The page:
Two schools of thought exist on how the Maribyrnong River came to be named. One says the name comes from an Aboriginal word meaning “saltwater river”. Makes sense. The second says the name comes from an Aboriginal word meaning “I can hear a ringtail possum”.
Now this is a fair boast, seeing as the ringtail belongs to the quietly chirruping (rather than the demonically shrieking) family of possums. Anyway, in 1911, Footscray residents decided to settle the question, and under the guise of wanting a park just as nice as the ones in the posh east, lobbied for and constructed one of the largest Edwardian parks in Australia—Footscray Park.
In the spirit of the age the possums were promptly shot by the local Boy Scout troop and the “saltwater river” it was, at least until the next breeding cycle (possum, not Footscrazian).
We’re told that roughly hewn stone structures were a crucial part of Edwardian park architecture, and so up went this bluestone dunny overlooking the city, Flemington Racecourse, and the saltwater/I can hear a ringtail possum river.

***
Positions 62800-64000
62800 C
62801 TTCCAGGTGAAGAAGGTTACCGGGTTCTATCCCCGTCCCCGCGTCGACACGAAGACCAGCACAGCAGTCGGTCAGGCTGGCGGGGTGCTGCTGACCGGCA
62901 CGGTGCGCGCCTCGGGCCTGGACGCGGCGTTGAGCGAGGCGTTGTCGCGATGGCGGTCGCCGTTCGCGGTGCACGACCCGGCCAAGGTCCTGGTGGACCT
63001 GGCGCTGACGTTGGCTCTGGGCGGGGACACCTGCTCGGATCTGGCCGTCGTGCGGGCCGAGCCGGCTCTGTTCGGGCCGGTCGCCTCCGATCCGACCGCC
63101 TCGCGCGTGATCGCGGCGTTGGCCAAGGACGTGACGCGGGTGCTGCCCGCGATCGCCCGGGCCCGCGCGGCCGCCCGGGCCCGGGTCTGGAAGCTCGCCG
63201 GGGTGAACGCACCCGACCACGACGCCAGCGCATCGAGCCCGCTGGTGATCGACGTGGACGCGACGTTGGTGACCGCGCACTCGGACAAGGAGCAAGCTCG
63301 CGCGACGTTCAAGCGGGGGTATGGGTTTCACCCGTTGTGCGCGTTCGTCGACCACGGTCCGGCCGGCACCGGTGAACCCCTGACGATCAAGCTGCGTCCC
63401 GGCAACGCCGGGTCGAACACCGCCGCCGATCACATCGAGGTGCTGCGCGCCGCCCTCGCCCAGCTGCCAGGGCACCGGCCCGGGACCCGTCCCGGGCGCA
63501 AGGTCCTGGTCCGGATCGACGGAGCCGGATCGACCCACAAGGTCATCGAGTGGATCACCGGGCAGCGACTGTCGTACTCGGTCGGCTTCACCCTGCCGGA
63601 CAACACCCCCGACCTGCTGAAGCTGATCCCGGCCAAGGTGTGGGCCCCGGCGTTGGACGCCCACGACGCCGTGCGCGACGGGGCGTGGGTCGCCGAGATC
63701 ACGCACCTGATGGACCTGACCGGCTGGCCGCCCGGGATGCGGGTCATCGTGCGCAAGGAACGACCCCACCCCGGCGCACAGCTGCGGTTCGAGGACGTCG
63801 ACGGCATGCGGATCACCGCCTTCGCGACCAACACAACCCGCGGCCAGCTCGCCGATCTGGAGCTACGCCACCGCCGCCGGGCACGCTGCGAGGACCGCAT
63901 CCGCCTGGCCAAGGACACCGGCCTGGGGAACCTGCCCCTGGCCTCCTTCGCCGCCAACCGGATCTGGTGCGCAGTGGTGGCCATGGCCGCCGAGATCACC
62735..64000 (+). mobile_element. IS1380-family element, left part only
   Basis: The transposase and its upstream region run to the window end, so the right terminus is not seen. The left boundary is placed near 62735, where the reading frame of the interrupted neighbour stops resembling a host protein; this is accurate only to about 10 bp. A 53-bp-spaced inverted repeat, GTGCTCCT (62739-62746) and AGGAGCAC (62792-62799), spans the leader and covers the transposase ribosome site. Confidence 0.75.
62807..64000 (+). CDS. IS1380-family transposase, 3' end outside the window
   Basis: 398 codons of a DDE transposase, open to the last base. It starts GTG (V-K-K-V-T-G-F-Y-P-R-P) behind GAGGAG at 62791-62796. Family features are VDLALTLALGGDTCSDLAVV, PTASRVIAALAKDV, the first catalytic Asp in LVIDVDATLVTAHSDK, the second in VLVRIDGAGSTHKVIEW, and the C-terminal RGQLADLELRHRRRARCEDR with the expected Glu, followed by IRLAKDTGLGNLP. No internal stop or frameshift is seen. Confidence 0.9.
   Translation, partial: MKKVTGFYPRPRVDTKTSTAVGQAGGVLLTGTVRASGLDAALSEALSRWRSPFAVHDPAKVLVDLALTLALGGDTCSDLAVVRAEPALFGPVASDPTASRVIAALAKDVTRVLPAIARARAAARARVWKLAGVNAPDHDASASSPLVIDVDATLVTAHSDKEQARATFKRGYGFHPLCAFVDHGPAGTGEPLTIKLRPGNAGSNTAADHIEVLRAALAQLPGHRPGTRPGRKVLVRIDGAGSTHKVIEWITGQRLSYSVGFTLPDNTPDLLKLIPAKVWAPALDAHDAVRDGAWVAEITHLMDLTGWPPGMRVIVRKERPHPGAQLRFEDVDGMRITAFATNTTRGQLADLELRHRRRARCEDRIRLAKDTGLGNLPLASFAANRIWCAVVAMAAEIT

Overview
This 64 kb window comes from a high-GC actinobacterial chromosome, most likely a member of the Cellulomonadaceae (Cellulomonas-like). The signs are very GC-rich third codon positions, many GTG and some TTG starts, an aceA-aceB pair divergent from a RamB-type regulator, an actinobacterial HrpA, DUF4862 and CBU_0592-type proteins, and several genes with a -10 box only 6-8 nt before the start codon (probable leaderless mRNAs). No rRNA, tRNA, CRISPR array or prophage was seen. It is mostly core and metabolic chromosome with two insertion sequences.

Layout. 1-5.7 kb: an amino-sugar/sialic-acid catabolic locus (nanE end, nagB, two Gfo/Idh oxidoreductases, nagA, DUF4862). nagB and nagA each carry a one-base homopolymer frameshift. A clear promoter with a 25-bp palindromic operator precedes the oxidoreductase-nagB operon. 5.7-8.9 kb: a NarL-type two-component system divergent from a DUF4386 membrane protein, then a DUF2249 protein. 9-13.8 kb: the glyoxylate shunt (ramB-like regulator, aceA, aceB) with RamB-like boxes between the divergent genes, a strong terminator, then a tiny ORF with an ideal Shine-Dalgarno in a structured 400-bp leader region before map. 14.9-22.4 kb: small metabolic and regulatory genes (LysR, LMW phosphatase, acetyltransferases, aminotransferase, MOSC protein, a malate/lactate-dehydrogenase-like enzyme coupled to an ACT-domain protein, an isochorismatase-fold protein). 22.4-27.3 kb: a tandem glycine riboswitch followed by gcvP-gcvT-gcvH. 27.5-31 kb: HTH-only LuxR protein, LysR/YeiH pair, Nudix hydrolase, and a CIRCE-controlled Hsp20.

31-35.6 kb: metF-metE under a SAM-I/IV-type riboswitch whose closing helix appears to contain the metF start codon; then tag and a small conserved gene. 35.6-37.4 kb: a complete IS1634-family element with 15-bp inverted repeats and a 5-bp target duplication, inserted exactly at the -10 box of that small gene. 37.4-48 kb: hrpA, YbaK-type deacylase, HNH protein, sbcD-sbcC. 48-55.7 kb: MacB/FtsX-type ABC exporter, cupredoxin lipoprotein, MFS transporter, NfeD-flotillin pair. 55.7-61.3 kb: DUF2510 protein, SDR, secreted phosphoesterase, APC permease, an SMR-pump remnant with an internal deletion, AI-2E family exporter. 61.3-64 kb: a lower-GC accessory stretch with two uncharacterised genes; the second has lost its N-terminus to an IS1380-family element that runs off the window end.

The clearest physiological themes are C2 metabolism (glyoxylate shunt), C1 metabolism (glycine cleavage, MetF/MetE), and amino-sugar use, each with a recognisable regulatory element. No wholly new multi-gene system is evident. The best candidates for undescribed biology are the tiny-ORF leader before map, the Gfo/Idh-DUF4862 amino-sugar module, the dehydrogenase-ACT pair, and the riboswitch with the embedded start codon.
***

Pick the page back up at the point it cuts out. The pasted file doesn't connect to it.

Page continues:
Although the aristocracy still strongly held sway, the Edwardian era was known for the political rising of previously excluded classes, and it is good to see the artwork of “Nong” and “Sick” carrying on this tradition in this public loo.
Somewhere in Melbourne, serviced only by an obsolete phone number, there lies a mysterious public toilet “control room”. If we had to guess, we’d suggest picturing a large room with lots of pipes serviced by a creature resembling a many-armed Hindu god but with plungers for arms and one telephone fielding calls all day from people that just so happened to observe (but certainly did not cause) a blockage or malfunction. Now that’s an attraction for the next Open House Melbourne.